The two main physical ingredients are zinc oxide and titanium dioxide (though I think there are a couple others). They stay on the skin and are more true “broad spectrum” ingredients.
I’m not a researcher. This is just a basic investigation I’ve done, mostly through EWG and a couple other random sites. It’s a frustrating process to have to do so much research on products that seem so important to our health. The FDA is catching up to the demands of customers, but we still have to do the legwork to get them to really put the pressure on companies. The problem with these physical or mineral products is that most of them are very white when you apply them. You really have to rub them in. I’ve listed below the few that I’ve tried and my opinion on them. If you go on to Amazon and look at reviews of almost any product someone loves it and someone hates it. This is my opinion and how they work for me. Also, EWG rates products 1-5. 1 is the best. 5 is Bad – gives you cancer and sucks your brains out while allowing worms to crawl in the holes burned by the sun and hormone disrupter chemicals (or something like that). The products I’ve listed below are either 1s or 2s.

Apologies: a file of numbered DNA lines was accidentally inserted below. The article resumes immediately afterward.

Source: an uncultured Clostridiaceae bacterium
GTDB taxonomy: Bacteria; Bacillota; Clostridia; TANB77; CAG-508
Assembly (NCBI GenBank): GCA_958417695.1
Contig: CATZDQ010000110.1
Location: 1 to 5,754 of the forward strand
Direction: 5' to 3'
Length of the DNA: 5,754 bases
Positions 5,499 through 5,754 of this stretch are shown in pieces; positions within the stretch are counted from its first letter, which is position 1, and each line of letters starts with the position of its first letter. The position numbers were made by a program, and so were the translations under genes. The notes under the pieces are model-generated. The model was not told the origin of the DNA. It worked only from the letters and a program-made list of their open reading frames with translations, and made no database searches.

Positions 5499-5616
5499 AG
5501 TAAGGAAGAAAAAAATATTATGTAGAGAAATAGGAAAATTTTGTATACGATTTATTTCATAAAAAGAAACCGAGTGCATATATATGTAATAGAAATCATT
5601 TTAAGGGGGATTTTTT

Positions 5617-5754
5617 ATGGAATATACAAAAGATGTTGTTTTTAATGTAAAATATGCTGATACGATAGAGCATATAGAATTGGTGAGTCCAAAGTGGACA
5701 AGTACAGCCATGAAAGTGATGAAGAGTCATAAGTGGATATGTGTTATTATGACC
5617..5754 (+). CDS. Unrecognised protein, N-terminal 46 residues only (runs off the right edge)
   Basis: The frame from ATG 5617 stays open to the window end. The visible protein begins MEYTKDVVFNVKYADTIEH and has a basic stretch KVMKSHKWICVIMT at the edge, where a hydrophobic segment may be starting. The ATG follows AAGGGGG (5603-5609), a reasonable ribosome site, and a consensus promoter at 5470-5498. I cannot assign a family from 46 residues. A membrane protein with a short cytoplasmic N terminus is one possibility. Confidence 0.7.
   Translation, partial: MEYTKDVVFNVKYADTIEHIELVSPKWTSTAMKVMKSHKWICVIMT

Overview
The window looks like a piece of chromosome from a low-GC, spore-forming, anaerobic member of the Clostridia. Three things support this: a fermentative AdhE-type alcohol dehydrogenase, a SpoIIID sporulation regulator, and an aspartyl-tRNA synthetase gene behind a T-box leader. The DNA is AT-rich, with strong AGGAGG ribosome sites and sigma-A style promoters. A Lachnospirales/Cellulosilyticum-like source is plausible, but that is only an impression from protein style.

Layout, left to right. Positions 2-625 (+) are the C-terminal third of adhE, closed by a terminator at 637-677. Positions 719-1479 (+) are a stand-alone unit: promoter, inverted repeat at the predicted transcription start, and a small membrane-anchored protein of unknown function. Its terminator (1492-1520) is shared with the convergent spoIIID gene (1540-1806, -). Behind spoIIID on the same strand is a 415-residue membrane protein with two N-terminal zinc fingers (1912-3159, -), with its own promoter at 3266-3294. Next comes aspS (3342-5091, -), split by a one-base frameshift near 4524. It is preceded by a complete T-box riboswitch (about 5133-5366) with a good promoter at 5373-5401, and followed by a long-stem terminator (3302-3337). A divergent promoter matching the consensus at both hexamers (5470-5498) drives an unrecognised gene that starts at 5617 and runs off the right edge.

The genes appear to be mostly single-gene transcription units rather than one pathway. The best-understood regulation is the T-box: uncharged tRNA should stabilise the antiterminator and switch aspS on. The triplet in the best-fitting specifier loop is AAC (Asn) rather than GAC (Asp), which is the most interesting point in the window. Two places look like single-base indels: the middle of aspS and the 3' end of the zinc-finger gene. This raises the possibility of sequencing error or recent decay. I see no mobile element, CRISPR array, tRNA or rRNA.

–My daily lotion is DeVita Solar Protective Moisturizer SPF 30 . It goes on easy, doesn’t have a greasy feel, no white residue and feels light. It’s rated a 1 on EWG.
—Badger Baby Sunscreen SPF 30 is good, but pretty greasy, goopy (almost chunky), thick and you really need to rub it in. Great for a day at the beach as I feel it has the best water-resistants. Nothing is waterproof any more though. I think it’s technically against the law to claim that on sunscreens now. My pediatrician recommended this one for my son since he was reacting (red rash on his face) to other traditional products. Though my son hasn’t had a bad reaction (other than pitching a fit) to any of the products I’ve listed.